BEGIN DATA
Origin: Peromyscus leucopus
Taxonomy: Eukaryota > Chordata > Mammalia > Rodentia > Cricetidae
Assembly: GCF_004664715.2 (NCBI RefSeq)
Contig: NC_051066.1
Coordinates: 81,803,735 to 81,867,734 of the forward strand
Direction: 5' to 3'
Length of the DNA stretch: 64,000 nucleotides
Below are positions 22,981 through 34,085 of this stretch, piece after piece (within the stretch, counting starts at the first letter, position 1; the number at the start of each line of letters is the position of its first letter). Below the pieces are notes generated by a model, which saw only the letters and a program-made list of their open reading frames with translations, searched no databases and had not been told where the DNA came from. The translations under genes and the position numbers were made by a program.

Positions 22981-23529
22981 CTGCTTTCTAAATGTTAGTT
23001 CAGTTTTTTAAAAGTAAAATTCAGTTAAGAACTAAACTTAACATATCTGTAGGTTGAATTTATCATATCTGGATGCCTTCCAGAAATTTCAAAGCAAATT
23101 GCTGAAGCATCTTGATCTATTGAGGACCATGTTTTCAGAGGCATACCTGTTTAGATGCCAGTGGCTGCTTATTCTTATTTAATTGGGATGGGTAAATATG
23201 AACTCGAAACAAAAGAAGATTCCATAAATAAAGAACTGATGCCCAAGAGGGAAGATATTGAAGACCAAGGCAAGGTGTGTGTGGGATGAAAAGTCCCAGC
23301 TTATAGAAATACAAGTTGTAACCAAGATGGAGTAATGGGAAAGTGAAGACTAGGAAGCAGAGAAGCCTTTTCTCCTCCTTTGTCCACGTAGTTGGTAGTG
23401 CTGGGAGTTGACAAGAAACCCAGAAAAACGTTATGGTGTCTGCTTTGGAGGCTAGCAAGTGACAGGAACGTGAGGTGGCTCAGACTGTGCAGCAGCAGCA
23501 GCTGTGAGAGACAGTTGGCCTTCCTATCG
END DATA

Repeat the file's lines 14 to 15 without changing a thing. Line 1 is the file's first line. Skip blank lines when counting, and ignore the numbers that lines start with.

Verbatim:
23301 TTATAGAAATACAAGTTGTAACCAAGATGGAGTAATGGGAAAGTGAAGACTAGGAAGCAGAGAAGCCTTTTCTCCTCCTTTGTCCACGTAGTTGGTAGTG
23401 CTGGGAGTTGACAAGAAACCCAGAAAAACGTTATGGTGTCTGCTTTGGAGGCTAGCAAGTGACAGGAACGTGAGGTGGCTCAGACTGTGCAGCAGCAGCA